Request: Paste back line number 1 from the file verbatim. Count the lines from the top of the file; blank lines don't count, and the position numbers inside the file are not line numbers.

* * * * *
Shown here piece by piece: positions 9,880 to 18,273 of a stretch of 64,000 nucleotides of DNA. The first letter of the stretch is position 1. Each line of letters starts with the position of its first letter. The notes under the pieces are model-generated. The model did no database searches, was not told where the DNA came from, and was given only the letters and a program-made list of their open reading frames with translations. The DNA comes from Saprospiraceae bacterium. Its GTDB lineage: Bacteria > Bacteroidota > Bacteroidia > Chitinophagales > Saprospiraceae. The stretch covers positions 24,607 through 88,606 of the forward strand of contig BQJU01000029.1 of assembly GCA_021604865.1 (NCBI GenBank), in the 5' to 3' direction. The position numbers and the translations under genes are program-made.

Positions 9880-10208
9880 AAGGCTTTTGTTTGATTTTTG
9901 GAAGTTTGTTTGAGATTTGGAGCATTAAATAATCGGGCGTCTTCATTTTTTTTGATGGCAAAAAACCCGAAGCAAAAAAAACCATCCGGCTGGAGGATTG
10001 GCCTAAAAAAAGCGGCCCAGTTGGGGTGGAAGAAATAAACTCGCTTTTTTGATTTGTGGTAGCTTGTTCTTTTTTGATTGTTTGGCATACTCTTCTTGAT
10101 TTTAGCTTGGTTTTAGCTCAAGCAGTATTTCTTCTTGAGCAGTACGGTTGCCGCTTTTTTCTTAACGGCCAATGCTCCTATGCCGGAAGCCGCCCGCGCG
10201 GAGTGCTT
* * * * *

Shown here piece by piece: positions 9,880 to 18,273 of a stretch of 64,000 nucleotides of DNA. The first letter of the stretch is position 1. Each line of letters starts with the position of its first letter. The notes under the pieces are model-generated. The model did no database searches, was not told where the DNA came from, and was given only the letters and a program-made list of their open reading frames with translations. The DNA comes from Saprospiraceae bacterium. Its GTDB lineage: Bacteria > Bacteroidota > Bacteroidia > Chitinophagales > Saprospiraceae. The stretch covers positions 24,607 through 88,606 of the forward strand of contig BQJU01000029.1 of assembly GCA_021604865.1 (NCBI GenBank), in the 5' to 3' direction. The position numbers and the translations under genes are program-made.